The Greeks are already locked out of wholesale funding with the European Central Bank's [ECB] financing 20 percent of the system. Anyway, the IMF(International Monetary Fund) will conduct its own stress tests in Greece in September as part of its €100bn bailout.

Germany

It’s said that the seven state-run German banks being tested have passed. That would not surprise me. Apparently, the Landesbanken were allowed to test themselves.

"It’s like asking a heroin addict if they’re still using beams," concluded OliveTree's Chappell. But no matter, they’re not quoted. And there’s still up to €300bn in Germany’s Soffin rescue fund to "bung" their way.

Spain

The biggest—and potentially the most positive news of all—could be that all 27 Spanish banks being tested have passed. People like Martin Currie's Browne told me to trust the regulator: "The Spanish banking system has, in all honesty, in the quoted sector, sailed through this, because the Bank of Spain is a conservative, good-quality regulator."

Presumably it must also mean that Madrid’s efforts to shore up Spain’s 19 unquoted and opaque regional savings banks, called cajas, by forcing their consolidation are paying off in their projected new balance sheets.

If there is a general re-rating of Spain, MF Global's Kane knows where to head.

"I would look to buy BBVA [Banco Bilbao Vizcaya Argentaria] and Santander [Banco Santander] , particularly BBVA which has underperformed Santander," she said. "This is because whilst they are very diversified banks, they have been treated as just Spanish institutions, heavily hit along with the Spanish IBEX and quite unwarranted in our view."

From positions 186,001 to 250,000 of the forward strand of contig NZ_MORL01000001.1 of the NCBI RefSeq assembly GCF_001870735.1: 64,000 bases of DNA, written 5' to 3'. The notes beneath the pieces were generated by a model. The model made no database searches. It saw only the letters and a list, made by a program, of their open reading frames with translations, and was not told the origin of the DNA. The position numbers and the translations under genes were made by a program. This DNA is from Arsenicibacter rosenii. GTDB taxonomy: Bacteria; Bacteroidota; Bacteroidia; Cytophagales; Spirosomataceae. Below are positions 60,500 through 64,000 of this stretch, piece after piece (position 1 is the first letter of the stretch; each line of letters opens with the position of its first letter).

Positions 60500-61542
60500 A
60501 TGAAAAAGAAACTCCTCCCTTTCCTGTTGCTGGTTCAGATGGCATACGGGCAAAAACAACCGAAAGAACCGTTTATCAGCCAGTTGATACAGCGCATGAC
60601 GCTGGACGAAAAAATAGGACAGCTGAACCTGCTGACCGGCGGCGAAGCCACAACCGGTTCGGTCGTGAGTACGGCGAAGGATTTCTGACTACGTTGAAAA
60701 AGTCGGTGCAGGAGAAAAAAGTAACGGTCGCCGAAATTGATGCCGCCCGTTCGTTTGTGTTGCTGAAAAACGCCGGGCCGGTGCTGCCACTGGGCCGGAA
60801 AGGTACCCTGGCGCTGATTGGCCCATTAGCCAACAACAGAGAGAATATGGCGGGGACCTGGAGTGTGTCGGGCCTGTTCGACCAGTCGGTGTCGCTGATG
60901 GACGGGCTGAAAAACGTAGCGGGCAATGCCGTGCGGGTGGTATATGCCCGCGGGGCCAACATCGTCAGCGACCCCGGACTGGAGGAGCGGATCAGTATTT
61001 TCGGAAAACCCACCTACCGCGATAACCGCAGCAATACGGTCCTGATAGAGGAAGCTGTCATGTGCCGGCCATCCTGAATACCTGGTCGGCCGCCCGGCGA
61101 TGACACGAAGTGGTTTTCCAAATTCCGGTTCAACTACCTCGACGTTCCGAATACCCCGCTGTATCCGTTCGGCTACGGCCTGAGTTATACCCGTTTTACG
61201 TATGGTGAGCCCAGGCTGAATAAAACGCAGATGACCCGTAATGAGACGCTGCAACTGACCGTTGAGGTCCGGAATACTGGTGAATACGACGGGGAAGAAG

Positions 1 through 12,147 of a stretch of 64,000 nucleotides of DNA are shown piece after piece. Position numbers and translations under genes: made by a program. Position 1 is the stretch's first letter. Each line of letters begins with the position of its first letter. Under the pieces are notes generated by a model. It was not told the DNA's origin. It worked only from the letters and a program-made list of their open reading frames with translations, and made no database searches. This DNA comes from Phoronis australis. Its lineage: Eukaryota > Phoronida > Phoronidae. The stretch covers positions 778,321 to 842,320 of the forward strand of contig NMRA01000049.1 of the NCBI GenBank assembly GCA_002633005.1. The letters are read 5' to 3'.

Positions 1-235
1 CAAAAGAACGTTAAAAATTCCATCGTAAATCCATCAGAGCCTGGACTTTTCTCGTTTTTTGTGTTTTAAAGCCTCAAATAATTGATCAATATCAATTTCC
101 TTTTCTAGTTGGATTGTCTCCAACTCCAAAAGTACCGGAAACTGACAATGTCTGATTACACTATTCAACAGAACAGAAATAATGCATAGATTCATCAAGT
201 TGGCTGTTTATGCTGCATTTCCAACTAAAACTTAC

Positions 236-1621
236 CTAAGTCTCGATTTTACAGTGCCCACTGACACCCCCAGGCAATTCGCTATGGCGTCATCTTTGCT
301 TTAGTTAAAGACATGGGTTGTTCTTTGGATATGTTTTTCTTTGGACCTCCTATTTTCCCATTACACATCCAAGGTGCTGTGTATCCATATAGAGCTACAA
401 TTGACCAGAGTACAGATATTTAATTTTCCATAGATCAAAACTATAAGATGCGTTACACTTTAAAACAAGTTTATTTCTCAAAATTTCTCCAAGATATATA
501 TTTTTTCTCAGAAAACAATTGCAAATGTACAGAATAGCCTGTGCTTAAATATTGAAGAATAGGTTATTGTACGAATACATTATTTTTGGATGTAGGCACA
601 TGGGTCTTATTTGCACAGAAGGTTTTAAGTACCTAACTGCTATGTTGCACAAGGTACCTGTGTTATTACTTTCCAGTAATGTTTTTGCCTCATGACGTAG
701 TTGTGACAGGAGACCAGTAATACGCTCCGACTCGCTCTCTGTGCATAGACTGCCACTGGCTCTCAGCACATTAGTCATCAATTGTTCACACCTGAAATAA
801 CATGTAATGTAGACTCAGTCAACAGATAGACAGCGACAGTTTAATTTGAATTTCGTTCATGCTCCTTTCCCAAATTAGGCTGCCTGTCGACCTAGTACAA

But European banks have another major problem—funding.

Banks in America and Asia fund all the loans they give customers from the deposits that receive. Here in Europe, banks lend more than they borrow—about 20 percent more. Traditionally, the banks make up the 20 percent extra lending by borrowing in the wholesale market. But no one will lend to the likes of the Greeks and some Spanish.

To prevent a Lehman-style meltdown, the ECB has therefore become a major counterparty, lending to the weak, recycling excess deposits from the strong. So, on Friday, banks need also to be persuaded that it’s time to trust each other again

"Ultimately, this is where the greatest concern exists for Europe," said Chappell. "If they don’t get this stress test right, how are they going to reopen those funding markets? Southern Europe is going to remain dependent on the ECB for funding. That's a situation that isn’t on the table in the long run."

Finally, the really good news. It appears that the French have lost their last-ditch attempt to get the release of tomorrow’s stress tests brought forward from noon ET on Friday.

Despite the fact that markets would be shut by then in Europe, Paris reportedly became incensed when it realized that US markets will be able to trade banks' ADRs [American depositary receipts] for a good four hours.

It could prove to be a profitable end to the week.

Watch CNBC for extensive, live coverage of the test results all day Friday, July 23.

Contact Europe: Economy